Loyalty leader Mark Stemp shares valuable lessons from launching G8 Education’s innovative loyalty program Childcare Saver
An interview with Mark Stemp: Business Lead – Loyalty at G8 Education
My series of articles on ‘Loyalty Leaders’ continues with an interview with Mark Stemp (Business Lead – Loyalty at G8 Education) and one I have been looking forward to for a long time.
A little bit about G8 Education
G8 Education is one of Australia’s largest providers of quality early childhood education and care. With more than 440 early learning centres across 21 quality early learning brands, they play an important role in the lives of tens of thousands of Australian families.
Why have I been looking forward to this interview?
Childcare Saver is a loyalty program that solves a problem.
It’s not about points and perks.
It’s about a higher purpose.
It’s about rewarding families for investing in their child's early learning and development, while supporting families to continue to invest or extend their childcare days through savings made and rewards received on their everyday shopping…check out their great video!
“Accessibility of quality childcare is one of the biggest challenges facing many Australian families. The Childcare Saver program is an innovative way to support our families to continue investing in their child’s development, which is a win for our children, families, team members and society.” Gary Carroll - Managing Director G8 Education
Now back to Mark…
1. So, who is Mark Stemp (outside of work)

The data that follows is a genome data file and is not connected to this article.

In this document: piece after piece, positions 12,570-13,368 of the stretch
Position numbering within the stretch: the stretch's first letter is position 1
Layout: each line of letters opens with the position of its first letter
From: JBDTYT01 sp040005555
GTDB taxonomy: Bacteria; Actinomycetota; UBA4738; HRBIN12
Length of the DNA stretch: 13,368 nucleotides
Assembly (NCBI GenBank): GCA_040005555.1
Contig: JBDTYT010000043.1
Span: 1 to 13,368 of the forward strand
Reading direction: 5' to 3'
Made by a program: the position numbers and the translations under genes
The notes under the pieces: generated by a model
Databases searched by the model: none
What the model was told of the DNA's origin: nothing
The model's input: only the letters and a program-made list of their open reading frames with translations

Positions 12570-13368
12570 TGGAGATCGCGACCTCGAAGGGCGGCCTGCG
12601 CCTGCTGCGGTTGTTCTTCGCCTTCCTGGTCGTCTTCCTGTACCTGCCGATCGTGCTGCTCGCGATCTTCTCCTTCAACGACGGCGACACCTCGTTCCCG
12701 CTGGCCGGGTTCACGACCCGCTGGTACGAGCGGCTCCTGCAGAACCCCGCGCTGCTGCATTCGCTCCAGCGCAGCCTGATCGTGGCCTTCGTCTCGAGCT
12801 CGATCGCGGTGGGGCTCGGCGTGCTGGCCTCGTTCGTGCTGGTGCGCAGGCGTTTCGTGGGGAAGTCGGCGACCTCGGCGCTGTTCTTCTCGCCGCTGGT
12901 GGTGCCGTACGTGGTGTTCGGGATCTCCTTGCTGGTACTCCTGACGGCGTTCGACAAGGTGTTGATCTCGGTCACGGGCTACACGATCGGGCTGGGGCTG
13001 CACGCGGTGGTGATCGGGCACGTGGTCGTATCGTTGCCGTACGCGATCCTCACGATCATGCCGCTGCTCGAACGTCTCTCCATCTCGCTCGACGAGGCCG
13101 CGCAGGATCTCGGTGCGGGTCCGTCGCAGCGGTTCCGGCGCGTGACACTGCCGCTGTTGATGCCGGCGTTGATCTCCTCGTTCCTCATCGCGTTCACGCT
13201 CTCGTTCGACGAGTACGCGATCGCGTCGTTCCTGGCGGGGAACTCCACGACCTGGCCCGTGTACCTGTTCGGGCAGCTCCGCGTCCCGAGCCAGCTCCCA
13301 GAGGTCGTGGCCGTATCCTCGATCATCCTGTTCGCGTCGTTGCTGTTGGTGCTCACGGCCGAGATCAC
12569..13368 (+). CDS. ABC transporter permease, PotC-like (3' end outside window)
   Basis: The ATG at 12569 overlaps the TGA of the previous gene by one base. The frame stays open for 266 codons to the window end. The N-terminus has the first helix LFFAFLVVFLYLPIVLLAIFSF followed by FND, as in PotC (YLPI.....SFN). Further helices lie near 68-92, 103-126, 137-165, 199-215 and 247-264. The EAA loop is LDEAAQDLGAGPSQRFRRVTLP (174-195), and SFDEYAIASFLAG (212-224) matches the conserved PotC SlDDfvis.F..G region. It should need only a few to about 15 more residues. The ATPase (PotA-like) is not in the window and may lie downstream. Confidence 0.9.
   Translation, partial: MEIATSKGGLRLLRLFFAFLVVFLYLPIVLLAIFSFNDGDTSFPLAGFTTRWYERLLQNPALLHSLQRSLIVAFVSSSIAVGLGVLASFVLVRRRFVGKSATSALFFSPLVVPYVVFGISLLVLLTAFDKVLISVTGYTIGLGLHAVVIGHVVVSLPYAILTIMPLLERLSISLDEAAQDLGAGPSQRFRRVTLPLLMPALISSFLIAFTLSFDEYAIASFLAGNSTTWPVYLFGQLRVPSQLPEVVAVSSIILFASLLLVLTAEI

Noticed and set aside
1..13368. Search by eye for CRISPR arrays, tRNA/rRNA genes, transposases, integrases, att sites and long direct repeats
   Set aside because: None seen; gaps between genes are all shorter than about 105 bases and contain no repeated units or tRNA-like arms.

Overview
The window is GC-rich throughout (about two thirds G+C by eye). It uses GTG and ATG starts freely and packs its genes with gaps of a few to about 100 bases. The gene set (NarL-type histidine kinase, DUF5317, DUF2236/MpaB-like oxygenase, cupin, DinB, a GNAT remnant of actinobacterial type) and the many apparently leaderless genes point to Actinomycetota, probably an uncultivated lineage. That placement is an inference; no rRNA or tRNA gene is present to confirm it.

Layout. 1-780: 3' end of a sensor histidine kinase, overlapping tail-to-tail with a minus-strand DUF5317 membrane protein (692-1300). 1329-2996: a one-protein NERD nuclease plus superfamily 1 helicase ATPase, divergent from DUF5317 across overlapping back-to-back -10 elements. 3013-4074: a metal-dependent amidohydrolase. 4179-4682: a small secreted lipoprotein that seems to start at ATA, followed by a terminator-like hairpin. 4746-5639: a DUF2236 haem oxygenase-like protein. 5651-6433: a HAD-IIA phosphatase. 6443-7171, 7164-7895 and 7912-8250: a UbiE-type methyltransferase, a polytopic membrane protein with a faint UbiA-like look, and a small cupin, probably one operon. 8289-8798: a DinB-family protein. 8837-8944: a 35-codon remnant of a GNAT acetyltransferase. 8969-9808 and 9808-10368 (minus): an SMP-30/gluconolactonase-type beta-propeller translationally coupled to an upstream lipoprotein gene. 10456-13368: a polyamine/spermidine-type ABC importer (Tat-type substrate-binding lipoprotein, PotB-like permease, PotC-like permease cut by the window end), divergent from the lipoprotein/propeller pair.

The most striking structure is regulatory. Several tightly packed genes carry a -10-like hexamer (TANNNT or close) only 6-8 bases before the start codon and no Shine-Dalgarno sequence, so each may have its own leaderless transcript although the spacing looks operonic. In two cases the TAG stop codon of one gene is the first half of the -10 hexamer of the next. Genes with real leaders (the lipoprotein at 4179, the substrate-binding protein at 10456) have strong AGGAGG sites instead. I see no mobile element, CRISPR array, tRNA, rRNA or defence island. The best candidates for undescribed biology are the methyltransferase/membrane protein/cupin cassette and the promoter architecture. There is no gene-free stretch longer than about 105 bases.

I am originally from the UK, arriving in Australia in 2007 on my own for a one year stay with a few kg of baggage. 14 years later, I am happily married, have two kids, a large(ish) house and more than a few kg’s of baggage!
In the UK I was in direct marketing working with Experian and I started my loyalty progam life here with AIMIA working on the Qantas Frequent Flyer program – a baptism of fire! I soon found myself working at Qantas with the highlight being the launch of the Qantas Golf Club.
From there, I had some time at Suncorp, then Caltex and now I am at G8 Education*, where I have been responsible for bringing to reality their new and innovative loyalty program (we call it a rewards program) - Childcare Saver.
2. Tell us about the new Childcare Saver program
Childcare Saver is aimed at families with children at childcare in the G8 Education Network, who are looking to reduce everyday shopping costs and offset their childcare fees through savings made from cashback on their everyday shopping.
There are just under 400 merchants, where members can shop and earn cashback.
They can then use these funds to afford more childcare days and remove the reliance on extended family to look after children when they are not at childcare. A truly innovative way to solve a problem.
It was launched in November 2021, hitting the first month’s target of signups within the first three days of launch, with 10% of eligible families signed up on the first weekend, which was amazing! We purposely launched the program before Black Friday for our families to gain the most benefit from the offers and to maximise their cashback.
Categories relating to families with children have been very popular, which is exactly as we had planned.
4. What are the most unique elements of the new program?
- There is an option to include additional members (e.g. extended family) to the ‘host’ families membership to maximise cashback from shopping and boost the savings to the primary family account.
- We can offboard members due to eligibility criteria, making it exclusively accessible to our G8 Education families.
- There is a greater opportunity to take the program to the wider childcare industry making childcare more affordable and accessible for families across Australia.
5. What were the top 3 challenges you faced in getting the program to market?
- Onboarding the right merchant mix to ensure we have a good cross section of relevant merchants for the families, with a focus on everyday spend categories such as grocery and fuel being foundational.